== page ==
Movie review by
Sandie Angulo Chen, Common Sense Media
Trance Movie Poster Image
Mind-bending thriller is excessive and violent but artful.
  • R
  • 2013
  • 104 minutes

Parents say

age 18+
Based on 2 reviews

Kids say

age 15+
Based on 2 reviews

A lot or a little?

The parents' guide to what's in this movie.

Positive messages

The only possible worthwhile takeaway is the warning to never abuse your partner.

Positive role models & representations

Not much role model behavior in this movie, but it does prove that everyone is more complicated than they seem. A thief is more than a thief, and people can be more manipulative than you imagine.


Frequent violence, including scenes of torture (nails being torn off, limbs being broken) that are both real and imagined (under hypnosis). Characters are shot, beaten, burned, hit by a car, and killed. The body count is less than 10, but the deaths/murders are all shown. There are also flashbacks to domestic violence and possessive behavior between lovers.


Full-frontal female nudity, at least two fairly graphic sex scenes, skinny dipping, a discussion of pubic hair (or lack thereof), and a few more passionate kisses, as well as a few dating scenes.


Frequent strong language includes "f--k," "a--hole," "bitch," and more.

Drinking, drugs & smoking

Adults drink and smoke socially; a man acts drugged, but he's really hypnotized.

What parents need to know

Parents need to know that Trance is, like director Danny Boyle's earlier films Trainspotting and 28 Days Later, not for younger viewers. Although it has drawn comparisons to Inception and Memento, this thriller has more sex (including sexual full-frontal nudity) and grisly violence (torture, heads blown up, an innocent person killed) than either of those films. The language is standard for an R-rated movie ("f--k," "s--t," "assh--e"), but it's the frank sex scenes and the cringe-inducing violence (which also includes domestic abuse) throughout that makes this one for very mature teens and adults only.

User Reviews

Adult Written byMiss_JayKay April 6, 2013

Not worth seeing

Me and my Mom went to see this film for free with virgin media, im so glad it was free as it was not worth paying to watch. The characters had no morals and the... Continue reading
Adult Written byjoshua martinez August 23, 2013

17 and up.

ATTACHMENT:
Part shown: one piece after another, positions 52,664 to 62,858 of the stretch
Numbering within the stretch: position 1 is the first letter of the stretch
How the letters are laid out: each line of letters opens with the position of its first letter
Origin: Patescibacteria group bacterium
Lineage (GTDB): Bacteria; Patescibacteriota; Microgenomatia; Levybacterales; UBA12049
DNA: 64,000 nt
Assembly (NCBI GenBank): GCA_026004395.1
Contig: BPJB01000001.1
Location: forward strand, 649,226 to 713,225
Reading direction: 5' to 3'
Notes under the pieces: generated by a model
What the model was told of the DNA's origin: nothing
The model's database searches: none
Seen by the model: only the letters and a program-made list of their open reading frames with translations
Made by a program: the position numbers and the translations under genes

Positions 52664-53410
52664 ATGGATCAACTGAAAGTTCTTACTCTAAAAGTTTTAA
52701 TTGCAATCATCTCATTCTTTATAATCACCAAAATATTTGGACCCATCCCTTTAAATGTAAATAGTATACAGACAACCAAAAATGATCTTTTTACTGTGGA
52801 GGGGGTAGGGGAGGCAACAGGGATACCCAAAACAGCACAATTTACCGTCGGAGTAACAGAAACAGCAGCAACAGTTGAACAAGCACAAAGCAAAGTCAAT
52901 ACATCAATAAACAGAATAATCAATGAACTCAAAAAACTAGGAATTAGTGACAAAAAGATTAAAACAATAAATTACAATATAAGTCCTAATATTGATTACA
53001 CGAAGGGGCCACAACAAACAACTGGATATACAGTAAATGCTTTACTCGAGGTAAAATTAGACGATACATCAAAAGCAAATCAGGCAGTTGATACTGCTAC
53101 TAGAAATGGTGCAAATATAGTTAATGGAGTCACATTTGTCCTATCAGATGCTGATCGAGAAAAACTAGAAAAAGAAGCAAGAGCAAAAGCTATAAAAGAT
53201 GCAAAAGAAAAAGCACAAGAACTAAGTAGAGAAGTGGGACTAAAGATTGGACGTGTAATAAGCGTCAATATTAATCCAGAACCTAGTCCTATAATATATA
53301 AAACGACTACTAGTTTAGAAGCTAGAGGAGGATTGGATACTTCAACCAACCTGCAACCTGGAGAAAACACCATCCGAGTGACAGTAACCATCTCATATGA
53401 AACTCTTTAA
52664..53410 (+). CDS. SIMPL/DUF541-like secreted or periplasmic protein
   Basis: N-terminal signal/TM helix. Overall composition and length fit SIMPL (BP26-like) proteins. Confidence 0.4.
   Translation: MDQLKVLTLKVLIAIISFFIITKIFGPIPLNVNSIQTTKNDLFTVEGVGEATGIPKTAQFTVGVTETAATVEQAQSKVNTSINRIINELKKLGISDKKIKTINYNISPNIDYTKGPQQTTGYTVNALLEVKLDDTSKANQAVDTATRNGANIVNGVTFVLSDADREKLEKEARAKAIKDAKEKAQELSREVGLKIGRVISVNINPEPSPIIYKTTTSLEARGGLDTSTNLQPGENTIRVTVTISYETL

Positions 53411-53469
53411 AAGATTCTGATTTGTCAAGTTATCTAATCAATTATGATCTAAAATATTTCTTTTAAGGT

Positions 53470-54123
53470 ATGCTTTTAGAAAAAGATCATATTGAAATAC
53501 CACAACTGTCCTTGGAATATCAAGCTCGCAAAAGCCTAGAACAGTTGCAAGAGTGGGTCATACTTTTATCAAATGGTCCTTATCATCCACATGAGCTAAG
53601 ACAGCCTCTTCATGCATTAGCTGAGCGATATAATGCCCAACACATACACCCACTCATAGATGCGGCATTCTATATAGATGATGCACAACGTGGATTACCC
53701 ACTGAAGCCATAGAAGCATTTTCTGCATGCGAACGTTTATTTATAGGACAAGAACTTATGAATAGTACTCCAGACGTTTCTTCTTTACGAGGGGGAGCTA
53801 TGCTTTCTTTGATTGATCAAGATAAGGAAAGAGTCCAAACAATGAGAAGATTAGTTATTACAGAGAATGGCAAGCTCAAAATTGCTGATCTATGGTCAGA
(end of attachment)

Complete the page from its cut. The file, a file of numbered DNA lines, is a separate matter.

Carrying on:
this thriller movie trance is a disappointing movie and a twist with a confusing plot of the story this thriller movie is not for young kids parents beware that... Continue reading
Teen, 17 years old Written bySean Broucek August 4, 2013


Parents, your teens may want to see this new "Inception-style" thriller starring James McAvoy And Rosario Dawson, but the strong sexual content and hy... Continue reading
Kid, 12 years old July 24, 2013

Really clever film that desereves more attetion

One of those films that will stay in the back of your mind, really clever psychological thriller, hard to understand at some points.

What's the story?

Simon (James McAvoy) is the second in command at a posh London auction house that's selling Goya's "Witches in the Air," which is worth 25 million pounds. With gambling debts to repay, Simon collaborates with a small clique of thieves led by French gangster Franck (Vincent Cassel) to steal the precious painting. But blunt trauma from the heist leaves Simon without any memory of where he stashed the painting (Franck realizes all he stole was a frame and nothing more). Desperate for answers, Franck demands that Simon see a hypnotherapist, Elizabeth (Rosario Dawson). During their sessions, Elizabeth figures out there's something more going on, and she soon becomes a partner in the enterprise to unlock Simon's memory and find the Goya. The problem is, the more Simon is under the influence of hypnotherapy, the more he becomes obsessed with Elizabeth -- and the less he can distinguish the truth from his trance.

Is it any good?

TRANCE isn't for the faint of heart or those who are disturbed by graphic violence and sex, but fans of Boyle's grittier work will feel right at home with the twisty thriller. After the introspective, one-man show that was 127 Hours, director Danny Boyle returns to his love of artfully crafted, dizzyingly edited stories with enough twists to figuratively make an audience's heads explode. This is part art-heist flick like The Thomas Crown Affair, part mind-bending thriller like Inception or Memento, and part good, old-fashioned revenge story. Some of the plot developments will be too much and are bound to divide viewers between those who find them exciting and those who find them ridiculously excessive (like a pivotal conversation about the inclusion of pubic hair in religious art).

Somehow Boyle makes most of it work, in good part because of McAvoy's boyish but fierce charm, the pulsing techno score (from Rick Smith of Underworld), and the fabulous visuals (which contain clever clues about when a trance is taking place). At first Dawson seems miscast in the role of the hypnotherapist, but she manages to take control (in more ways than one) of her central part in a surprising way.

Talk to your kids about ...

  • Families can talk about Trance's use of violence. When was it stylized, and when was it realistic? Could you tell the difference between the hypnosis-induced violence and the "real" violence?

  • Were the plot twists and the hypnosis theme confusing for you as a viewer, or did they add to the excitement? Which moments surprised you the most?

  • This is the kind of movie where a spoiler could ruin your experience as a viewer. How do you handle talking about movies with big twists?

Movie details

For kids who love thrills

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